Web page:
• And, as to longevity, it means that as long as content is popular, there will be a seeder.

          This is why I still sometimes use eMule to download some unpopular TV show or song. It may take a while, but it usually can be downloaded, since with eMule you share all your downloaded files by default, while you have to specifically keep the torrent seeding, even though you do not move or delete the file itself.

    • I would argue that even the sites and the tracker aren't centralized in the sense that there is no single torrent site/tracker - there are many, and nothing prevents anyone from creating a new one. In smaller countries, there are local torrent sites which only the people of that country use and know about. I doubt anyone is going to go after them. When people say that torrent sites are centralized they think about the highly visible targets like pirate bay or isohunt which everyone knows.
    • by AmiMoJo (196126)

      That was my first thought. Editors, can you please learn some basic editing skillz and do you fucking jobs? More often than not the submissions are laden with weasel worlds or flat out misleading summaries. Corrections are rare. I know it requires a tiny bit more effort to check the story but, well, that is what you are being paid for.

      The only exception seems to be Taco who usually adds a little bit of balancing explanatory text and maybe straightens out the summary. Learn from him.

  • When... (Score:5, Insightful)

    by smileygladhands (1909508) on Saturday July 02, 2011 @01:19PM (#36642218)
    It will be replaced when our ISP monopolies makes it so difficult to use bittorrent, another way must be created. Destruction brings creation.
    • And with numerous ISPs capping home users' monthly transfer in the double digit or even single digit GB, "another way" is likely to involve sneakernet.
      • sneakernet

        I still want to see some kind of interface between mass storage devices, wireless and content, enabling WLAN content parties. You rock up, your device sees everyone else at the event and starts sharing, perhaps intelligently based on your preferences, Maybe smartphones hold the answer to this, but they may not offer lots of storage. However this could work on a small scale. You could just turn up to the pub and your device would sort out the rest. It could share your own content and look after the security.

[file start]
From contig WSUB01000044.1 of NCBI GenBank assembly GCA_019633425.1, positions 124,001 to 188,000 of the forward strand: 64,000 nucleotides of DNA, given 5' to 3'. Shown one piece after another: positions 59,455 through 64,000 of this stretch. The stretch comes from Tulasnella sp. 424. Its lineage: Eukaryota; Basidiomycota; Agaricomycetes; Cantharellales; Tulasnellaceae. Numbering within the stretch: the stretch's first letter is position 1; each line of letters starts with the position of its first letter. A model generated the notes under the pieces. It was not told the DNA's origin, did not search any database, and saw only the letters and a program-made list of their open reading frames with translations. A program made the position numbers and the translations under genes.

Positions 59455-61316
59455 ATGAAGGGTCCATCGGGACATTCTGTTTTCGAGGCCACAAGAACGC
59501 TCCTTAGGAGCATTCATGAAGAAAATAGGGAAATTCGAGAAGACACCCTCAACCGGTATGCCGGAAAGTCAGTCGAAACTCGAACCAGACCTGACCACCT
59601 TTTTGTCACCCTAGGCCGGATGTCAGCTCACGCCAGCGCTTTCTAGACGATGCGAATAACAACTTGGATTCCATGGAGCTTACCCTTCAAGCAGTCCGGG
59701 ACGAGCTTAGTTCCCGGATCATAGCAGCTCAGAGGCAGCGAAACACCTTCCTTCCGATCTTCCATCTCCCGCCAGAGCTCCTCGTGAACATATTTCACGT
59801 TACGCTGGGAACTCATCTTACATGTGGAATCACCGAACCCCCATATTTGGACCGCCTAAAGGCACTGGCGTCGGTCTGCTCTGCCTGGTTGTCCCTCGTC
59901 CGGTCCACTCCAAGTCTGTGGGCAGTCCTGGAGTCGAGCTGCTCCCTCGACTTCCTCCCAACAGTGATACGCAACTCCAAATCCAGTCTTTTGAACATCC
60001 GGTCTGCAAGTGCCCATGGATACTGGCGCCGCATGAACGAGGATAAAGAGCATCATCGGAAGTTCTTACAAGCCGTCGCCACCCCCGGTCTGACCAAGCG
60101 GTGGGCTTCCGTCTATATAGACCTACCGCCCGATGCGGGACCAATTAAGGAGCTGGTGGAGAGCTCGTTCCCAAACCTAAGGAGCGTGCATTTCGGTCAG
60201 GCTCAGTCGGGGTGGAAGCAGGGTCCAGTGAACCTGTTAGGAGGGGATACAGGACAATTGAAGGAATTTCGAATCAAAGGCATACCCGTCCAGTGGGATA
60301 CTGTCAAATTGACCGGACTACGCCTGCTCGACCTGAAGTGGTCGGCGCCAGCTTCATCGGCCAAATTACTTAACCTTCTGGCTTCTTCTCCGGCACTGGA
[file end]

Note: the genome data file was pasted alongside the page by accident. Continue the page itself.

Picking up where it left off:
• I still want to see some kind of interface between mass storage devices, wireless and content

          I believe it's called a NAS [wikipedia.org] (not necessarily that Nas [wikipedia.org]). Wi-Fi NAS exists [linuxfordevices.com].

        • I don't know of anything pre-rolled(or, more importantly, enjoying critical mass); but it doesn't strike me as a terribly difficult problem(aside from the critical mass bit).

          While the use case is comparatively rare, bittorrent clients will happily enough interact with other nodes on the same LAN. With DHT, you wouldn't even need a tracker(though it wouldn't be rocket surgery to configure the router serving the LAN to have a little captive portal page where people on the LAN could upload .torrents for the
          • With DHT, you wouldn't even need a tracker

            Actually, you don't even need the DHT. Most BitTorrent clients implement "local network discovery", a protocol extension that allows them to automatically and quickly discover peers participating in the same swarm on the local LAN segment. It's usually disabled by default, for obvious privacy reasons, so you'll want to hunt for the features in your preferences dialog.

            --jch

            • How handy. That(again) makes everything except the 'critical mass' part even easier. Heck, there are already plenty of places with public wifi that don't bother, or don't properly implement, client isolation, and I'd imagine that virtually none of them would be configured to do much meaningful filtering of traffic between LAN clients(anybody who cares just seems to use client isolation, or doesn't offer wifi to the public), everybody else either does nothing, or does some basic throttling/blocking to keep s
    • It will be replaced when our ISP monopolies makes it so difficult to use bittorrent, another way must be created. Destruction brings creation.

      We're getting there very quickly. ISP data caps will greatly degenerate the usefulness of Bittorrent for many, many people.

    • When our ISPs charge per byte transferred at a totally oppressive rate. Who is going to give up their bandwidth 'just to help out'?

    • one of the first apps for it was i2psnark, a built-in bittorrent client.